- More reading: Due to the knowledge that you have gained in your readings, you now have a better understanding of your topic and of the literature related to it. Perhaps you have discovered specific researchers who are important to the field or research methodologies you were not aware of. Look for more literature by those authors, on those methodologies, etc. You may also be able to set aside some less relevant areas or articles that you pursued initially. Integrate the new readings into your Literature Review draft. Reorganize your themes and read more as appropriate.
- Write individual sections: For each thematic section, use your draft annotations (it is recommended to reread the articles and revise annotations, especially those you read first) to write a section that discusses the articles relevant to that theme. Rather than focusing your writing on each individual article, focus your writing on the theme of that section and show how the articles relate to each other and to the theme. Use the articles as evidence to support your critique of the theme rather than using the theme as an angle to discuss each article individually.
- Integrate sections: Now that you have the thematic sections, tie them together with an introduction, conclusion, and some additions/ revisions in the individual sections in order to demonstrate how they relate to each other and to your overall theme.
What Additional Points Must I Consider?
The following are some points to address when writing about specific works you are reviewing. In dealing with a paper/argument/theory, you need to assess it (clearly understand and state the claim) and analyze it (evaluate its reliability, usefulness, and validity). Look for the following points as you assess and analyze the readings. You do not need to state them all explicitly, but keep them in mind as you write your review:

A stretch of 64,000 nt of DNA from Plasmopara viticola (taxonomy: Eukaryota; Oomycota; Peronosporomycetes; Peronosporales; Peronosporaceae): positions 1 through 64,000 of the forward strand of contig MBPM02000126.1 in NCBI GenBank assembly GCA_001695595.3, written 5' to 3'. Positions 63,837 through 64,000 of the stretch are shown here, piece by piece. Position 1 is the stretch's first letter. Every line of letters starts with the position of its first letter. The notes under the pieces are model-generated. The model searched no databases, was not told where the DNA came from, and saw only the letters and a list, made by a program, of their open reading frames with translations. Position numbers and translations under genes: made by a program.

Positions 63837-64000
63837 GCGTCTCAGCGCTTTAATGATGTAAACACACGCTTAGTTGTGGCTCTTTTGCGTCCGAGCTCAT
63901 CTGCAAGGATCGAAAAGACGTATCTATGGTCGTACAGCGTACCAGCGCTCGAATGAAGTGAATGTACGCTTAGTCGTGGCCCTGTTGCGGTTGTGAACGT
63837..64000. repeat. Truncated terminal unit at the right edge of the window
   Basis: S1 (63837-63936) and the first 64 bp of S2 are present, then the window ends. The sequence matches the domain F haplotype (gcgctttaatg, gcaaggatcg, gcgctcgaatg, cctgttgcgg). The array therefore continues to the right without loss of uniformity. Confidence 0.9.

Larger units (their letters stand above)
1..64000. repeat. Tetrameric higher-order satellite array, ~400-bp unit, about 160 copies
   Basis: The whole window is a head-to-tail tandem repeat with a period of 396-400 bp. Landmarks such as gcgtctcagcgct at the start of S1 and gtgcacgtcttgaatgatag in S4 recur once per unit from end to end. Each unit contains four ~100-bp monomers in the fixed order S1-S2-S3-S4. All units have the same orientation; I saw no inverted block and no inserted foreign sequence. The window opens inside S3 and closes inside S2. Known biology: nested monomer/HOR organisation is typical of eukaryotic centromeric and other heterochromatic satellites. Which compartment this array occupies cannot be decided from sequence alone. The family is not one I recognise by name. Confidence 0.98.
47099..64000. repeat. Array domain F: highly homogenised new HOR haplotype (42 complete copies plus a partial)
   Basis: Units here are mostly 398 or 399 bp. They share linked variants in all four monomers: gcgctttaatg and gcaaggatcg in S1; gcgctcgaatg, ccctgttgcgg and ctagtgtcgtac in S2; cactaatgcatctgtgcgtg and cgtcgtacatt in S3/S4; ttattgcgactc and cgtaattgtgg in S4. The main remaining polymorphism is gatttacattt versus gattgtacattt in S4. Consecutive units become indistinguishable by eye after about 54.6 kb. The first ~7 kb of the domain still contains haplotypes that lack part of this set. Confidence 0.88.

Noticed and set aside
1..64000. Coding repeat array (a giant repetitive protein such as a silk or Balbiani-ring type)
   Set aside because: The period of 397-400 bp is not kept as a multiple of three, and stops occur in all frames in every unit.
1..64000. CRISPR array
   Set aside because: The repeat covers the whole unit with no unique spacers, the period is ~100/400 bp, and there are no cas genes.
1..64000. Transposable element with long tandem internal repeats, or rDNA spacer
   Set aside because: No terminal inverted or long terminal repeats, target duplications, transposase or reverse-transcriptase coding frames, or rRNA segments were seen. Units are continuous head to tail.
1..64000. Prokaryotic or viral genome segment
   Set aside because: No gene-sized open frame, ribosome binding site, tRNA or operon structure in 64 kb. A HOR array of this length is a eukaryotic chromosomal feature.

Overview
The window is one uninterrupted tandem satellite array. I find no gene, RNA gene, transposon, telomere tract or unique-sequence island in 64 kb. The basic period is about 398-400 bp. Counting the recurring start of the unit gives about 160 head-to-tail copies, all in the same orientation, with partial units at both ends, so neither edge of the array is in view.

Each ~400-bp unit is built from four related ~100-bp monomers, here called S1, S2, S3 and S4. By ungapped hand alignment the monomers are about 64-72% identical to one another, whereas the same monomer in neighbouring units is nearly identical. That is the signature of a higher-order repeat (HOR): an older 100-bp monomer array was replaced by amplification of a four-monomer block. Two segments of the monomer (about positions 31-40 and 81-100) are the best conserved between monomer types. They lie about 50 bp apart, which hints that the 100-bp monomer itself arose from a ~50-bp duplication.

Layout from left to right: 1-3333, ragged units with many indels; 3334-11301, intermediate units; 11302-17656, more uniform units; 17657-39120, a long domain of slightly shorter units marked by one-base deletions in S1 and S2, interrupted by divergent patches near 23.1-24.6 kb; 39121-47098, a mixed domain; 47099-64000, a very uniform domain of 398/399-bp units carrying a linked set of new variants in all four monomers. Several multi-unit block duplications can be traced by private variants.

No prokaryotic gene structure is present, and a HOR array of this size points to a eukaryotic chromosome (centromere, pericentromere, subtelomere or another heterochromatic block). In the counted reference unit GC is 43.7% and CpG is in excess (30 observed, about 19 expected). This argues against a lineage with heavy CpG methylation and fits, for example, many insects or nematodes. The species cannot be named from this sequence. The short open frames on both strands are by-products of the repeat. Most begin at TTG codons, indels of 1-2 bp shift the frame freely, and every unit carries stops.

- Be specific and be succinct. Briefly state specific findings listed in an article, specific methodologies used in a study, or other important points. Literature reviews are not the place for long quotes or an in-depth analysis of each point.
- Be selective. You are attempting to reduce a lot of information into a small space. Mention just the most important points (those most relevant to the review’s focus) in each work you review.
- Is it a current article? How old is it? Have its claims, evidence, or arguments been superseded by more recent work? If it is not current, is it important for historical background?
- What specific claims are made? Are they stated clearly?
- What support is given for those claims?
- What evidence and what type (experimental, statistical, anecdotal, etc.) are offered? Is the evidence relevant? Sufficient?
- What arguments are given? What assumptions are made and are they warranted?
- A word of caution: It is absolutely essential that you understand your article. If you do not understand the article, do not use it. Also, do not depend on the abstract or the conclusion for a full understanding of what the article says; you can often be misled.